The owner can apply for an EIN that's mapped to the owner's name and SSN and not the LLC's name. They can then use that EIN on W9s instead of an SSN to to help protect against identity theft.

Topic Author
Gemini
Posts: 996
Joined: Sun May 20, 2012 8:10 am

Re: Physician Independent contractor - LLC vs S corp vs othe

Post by Gemini » Fri Jan 23, 2015 3:37 pm

magellan wrote:
AWH_CPA wrote:SMLLC should use the SSN of the member for the 1099 reporting.
Once again, I don't believe this is correct.

The owner can apply for an EIN (mapped to the owner's name not the LLC's). They can then use that EIN on W9s instead of an SSN to to help protect against identity theft.
Ditto.

This is how I understood what I copied and pasted earlier from the actual W9 form.

Topic Author
Gemini
Posts: 996
Joined: Sun May 20, 2012 8:10 am

Re: Physician Independent contractor - LLC vs S corp vs othe

Post by Gemini » Fri Jan 23, 2015 3:39 pm

AWH_CPA wrote:
Gemini wrote:
AWH_CPA wrote:
Essentially the same advice I got from my CPA except the part about 401K vs SEP.

I was thinking of solo 401K because if I have SEP then I may not be able to do the backdoor Roth. But then I read about the mega backdoor Roth, so now that has me thinking to go with the SEP

Hope this helps.
The solo 401k is a little more expensive to setup (the SEP is virtually free to setup). Actually thinking about it, the solo 401k is probably not the correct solution since you most likely have the 401k available from your own employer. This would negate part of the benefit of the solo 401k as you would only be allowed to defer your 18k to one of the 401ks.

The benefit of the 401k though is that if you are only making 70 or 80k consulting, it allows you to stick a much larger % into the qualified plan than the 12 or 13k you could do via the SEP. And you are correct that the 401k also allows you to continue doing backdoor roths as it doesnt taint your total IRA amount like a SEP would.
I think spirit rider and I had a discussion on this already earlier.

From what I gathered, one can do W2 $18K elective deferral, $35K W2 profit sharing, $53K Solo 401k profit sharing (with a dba or single LLC WITH EIN), and $5.5K backdoor Roth.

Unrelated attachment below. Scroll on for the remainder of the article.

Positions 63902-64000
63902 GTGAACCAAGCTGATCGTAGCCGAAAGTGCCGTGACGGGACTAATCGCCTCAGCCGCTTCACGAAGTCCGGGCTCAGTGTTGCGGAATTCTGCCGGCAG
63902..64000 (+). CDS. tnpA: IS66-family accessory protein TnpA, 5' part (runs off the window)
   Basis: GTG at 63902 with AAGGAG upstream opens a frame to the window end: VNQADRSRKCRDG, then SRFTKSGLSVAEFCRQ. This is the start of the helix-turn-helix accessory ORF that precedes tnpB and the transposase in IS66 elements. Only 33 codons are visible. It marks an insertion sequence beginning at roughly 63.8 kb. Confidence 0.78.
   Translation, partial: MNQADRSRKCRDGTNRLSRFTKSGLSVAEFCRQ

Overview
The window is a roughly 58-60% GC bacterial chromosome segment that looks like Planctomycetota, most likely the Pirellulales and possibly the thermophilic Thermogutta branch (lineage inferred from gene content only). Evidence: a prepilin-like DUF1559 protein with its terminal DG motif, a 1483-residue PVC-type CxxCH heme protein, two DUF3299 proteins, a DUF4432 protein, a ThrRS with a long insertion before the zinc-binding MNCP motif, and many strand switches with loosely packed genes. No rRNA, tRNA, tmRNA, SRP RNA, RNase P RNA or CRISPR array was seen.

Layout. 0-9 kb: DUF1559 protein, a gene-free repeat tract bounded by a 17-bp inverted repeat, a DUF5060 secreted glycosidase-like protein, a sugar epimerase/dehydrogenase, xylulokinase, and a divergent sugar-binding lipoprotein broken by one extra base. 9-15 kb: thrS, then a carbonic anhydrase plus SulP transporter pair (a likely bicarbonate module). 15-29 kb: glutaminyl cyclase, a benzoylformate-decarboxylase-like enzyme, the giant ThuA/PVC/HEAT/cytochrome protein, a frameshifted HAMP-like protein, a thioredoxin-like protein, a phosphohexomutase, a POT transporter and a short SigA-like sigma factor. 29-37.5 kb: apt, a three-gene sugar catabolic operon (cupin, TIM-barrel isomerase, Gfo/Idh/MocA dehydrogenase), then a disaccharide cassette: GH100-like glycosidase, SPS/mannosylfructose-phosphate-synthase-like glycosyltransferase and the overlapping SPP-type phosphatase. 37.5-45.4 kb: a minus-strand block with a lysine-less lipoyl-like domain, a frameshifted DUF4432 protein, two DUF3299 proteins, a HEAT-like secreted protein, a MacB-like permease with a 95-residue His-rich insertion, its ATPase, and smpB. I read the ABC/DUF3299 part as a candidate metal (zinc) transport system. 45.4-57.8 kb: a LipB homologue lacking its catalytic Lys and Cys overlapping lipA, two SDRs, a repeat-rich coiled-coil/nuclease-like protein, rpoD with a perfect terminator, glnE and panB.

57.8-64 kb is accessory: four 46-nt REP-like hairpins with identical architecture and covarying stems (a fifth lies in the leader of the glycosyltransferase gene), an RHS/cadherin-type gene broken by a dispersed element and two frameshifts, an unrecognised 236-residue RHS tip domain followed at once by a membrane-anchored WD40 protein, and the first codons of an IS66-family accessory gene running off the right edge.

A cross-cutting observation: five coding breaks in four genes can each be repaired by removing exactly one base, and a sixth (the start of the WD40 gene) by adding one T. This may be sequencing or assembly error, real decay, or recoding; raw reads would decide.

Spirit Rider
Posts: 12240
Joined: Fri Mar 02, 2007 2:39 pm

Re: Physician Independent contractor - LLC vs S corp vs othe

Post by Spirit Rider » Fri Jan 23, 2015 6:01 pm

Gemini wrote:
AWH_CPA wrote:
Gemini wrote:
AWH_CPA wrote:
Essentially the same advice I got from my CPA except the part about 401K vs SEP.

I was thinking of solo 401K because if I have SEP then I may not be able to do the backdoor Roth. But then I read about the mega backdoor Roth, so now that has me thinking to go with the SEP

Hope this helps.
The solo 401k is a little more expensive to setup (the SEP is virtually free to setup). Actually thinking about it, the solo 401k is probably not the correct solution since you most likely have the 401k available from your own employer. This would negate part of the benefit of the solo 401k as you would only be allowed to defer your 18k to one of the 401ks.

The benefit of the 401k though is that if you are only making 70 or 80k consulting, it allows you to stick a much larger % into the qualified plan than the 12 or 13k you could do via the SEP. And you are correct that the 401k also allows you to continue doing backdoor roths as it doesnt taint your total IRA amount like a SEP would.
I think spirit rider and I had a discussion on this already earlier.

From what I gathered, one can do W2 $18K elective deferral, $35K W2 profit sharing, $53K Solo 401k profit sharing (with a dba or single LLC WITH EIN), and $5.5K backdoor Roth.
And thus, the main reason for the Solo 401k, is to preserve the ability to do the backdoor Roth. Which the OP wants to do.

Also, I do not know of a single mainstream provider who charges a single penny to open and maintain a Solo 401k.

Topic Author
Gemini
Posts: 996
Joined: Sun May 20, 2012 8:10 am

Re: Physician Independent contractor - LLC vs S corp vs othe

Post by Gemini » Thu Apr 09, 2015 5:19 pm

I am going to do some research on solo 401K and try to figure out which one to go with: vanguard vs fidelity

User avatar
avenger
Posts: 800
Joined: Mon Dec 02, 2013 12:11 pm

Re: Physician Independent contractor - LLC vs S corp vs othe

Post by avenger » Sat Apr 11, 2015 5:16 am

Gemini wrote:I am going to do some research on solo 401K and try to figure out which one to go with: vanguard vs fidelity
A data point for you:
I am not sure if fidelity is better, but have a vanguard i401k and am not impressed with the web interface.
cheers ... -Mark | "Our life is frittered away with detail. Simplify. Simplify." -Henry David Thoreau | [3 fund portfolio: VTI, VXUS, SV fund (yield 3.01%)]

Topic Author
Gemini
Posts: 996
Joined: Sun May 20, 2012 8:10 am

Re: Physician Independent contractor - LLC vs S corp vs othe

Post by Gemini » Sat Apr 11, 2015 11:59 pm

avenger wrote: